Radio signals suggest that stars formed only 180 million years after the Big Bang

After years of efforts, astronomers have detected fingerprints of the earliest stars in the universe. They represent a time when light began to spread in the dark universe. The glimpse at early stars could also provide more insight into the dark matter that makes up much of the universe.

The universe was dark and cold for millions of years after the Big Bang. At the time, it was filled primarily with neutral hydrogen gas. Gravity slowly pulled the densest regions of gas together until they collapsed and formed the first stars of the universe. Those stars lit up the early universe, a moment what scientists call “cosmic dawn.”

For years, scientists have been chasing the traces of those stars. Now, they have managed to track the light that was possibly emitted from the earliest stars in the universe. Researchers have detected radio waves from early universe by using a small radio antenna. Those signals suggest that stars began to shine about 180 million years after the formation of universe.

“This is the first time we’ve seen any signal from this early in the Universe, aside from the afterglow of the Big Bang.” Lead researcher Judd Bowman from Arizona State University in Tempe said in a statement.

The radio signals came from primordial hydrogen gas that filled the early universe and were triggered when the gas interacted with dark matter particles. The evidence also hints that the gas in early Universe was colder than predicted.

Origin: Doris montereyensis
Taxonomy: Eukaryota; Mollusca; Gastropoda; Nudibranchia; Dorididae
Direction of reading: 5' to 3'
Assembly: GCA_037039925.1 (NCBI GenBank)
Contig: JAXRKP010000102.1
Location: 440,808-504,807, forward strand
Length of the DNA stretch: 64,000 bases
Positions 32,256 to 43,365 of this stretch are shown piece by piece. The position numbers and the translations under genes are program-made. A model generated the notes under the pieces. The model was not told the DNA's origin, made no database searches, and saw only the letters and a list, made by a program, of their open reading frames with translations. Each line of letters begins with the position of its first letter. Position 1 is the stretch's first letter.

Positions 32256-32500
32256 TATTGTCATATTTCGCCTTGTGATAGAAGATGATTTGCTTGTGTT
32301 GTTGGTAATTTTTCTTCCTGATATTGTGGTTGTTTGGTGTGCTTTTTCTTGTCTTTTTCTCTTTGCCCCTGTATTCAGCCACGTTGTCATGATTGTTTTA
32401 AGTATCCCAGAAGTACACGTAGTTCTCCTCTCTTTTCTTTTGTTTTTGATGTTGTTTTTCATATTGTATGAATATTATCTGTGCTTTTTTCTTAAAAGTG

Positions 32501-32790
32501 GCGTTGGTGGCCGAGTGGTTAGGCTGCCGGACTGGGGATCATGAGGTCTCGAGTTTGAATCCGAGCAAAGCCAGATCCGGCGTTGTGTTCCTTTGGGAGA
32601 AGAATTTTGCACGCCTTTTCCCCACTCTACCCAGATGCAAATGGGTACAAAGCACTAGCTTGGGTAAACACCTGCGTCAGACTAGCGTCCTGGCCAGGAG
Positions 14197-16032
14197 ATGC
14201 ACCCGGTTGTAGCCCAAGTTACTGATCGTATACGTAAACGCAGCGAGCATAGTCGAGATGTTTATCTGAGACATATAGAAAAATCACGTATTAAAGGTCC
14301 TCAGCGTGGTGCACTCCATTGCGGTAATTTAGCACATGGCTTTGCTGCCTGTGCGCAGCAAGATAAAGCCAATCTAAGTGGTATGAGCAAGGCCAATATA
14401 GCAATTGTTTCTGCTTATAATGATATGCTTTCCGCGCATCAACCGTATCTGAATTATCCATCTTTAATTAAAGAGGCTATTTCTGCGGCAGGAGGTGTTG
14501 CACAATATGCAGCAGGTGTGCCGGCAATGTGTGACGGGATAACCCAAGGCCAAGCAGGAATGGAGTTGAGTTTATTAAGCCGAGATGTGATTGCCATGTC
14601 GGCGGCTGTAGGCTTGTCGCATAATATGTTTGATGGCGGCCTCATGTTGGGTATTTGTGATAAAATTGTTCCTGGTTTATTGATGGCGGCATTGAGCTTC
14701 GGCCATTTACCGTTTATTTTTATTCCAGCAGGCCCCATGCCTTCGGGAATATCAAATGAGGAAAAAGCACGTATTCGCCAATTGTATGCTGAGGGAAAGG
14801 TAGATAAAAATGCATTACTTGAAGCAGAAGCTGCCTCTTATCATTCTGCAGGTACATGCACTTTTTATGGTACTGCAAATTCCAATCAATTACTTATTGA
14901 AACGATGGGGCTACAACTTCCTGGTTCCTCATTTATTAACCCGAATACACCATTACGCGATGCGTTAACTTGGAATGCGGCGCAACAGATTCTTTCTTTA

Since radio waves from early universe are typically faint and hard to detect, researchers chose a remote spot in the Western Australian desert to set up equipment.

“There was a great technical challenge to making this detection, as sources of noise can be a thousand times brighter than the signal – it’s like being in the middle of a hurricane and trying to hear the flap of a hummingbird’s wing.” saidPeter Kurczynski from National Science Foundation program. “These researchers with a small radio antenna in the desert have seen farther than the most powerful space telescopes, opening a new window on the early universe.”

The discovery is being hailed as the most important astronomical breakthrough since the detection of gravitational waves in 2015.

“It is unlikely that we’ll be able to see any earlier into the history of stars in our lifetimes,” said Bowman. “This project shows that a promising new technique can work and has paved the way for decades of new astrophysical discoveries.”

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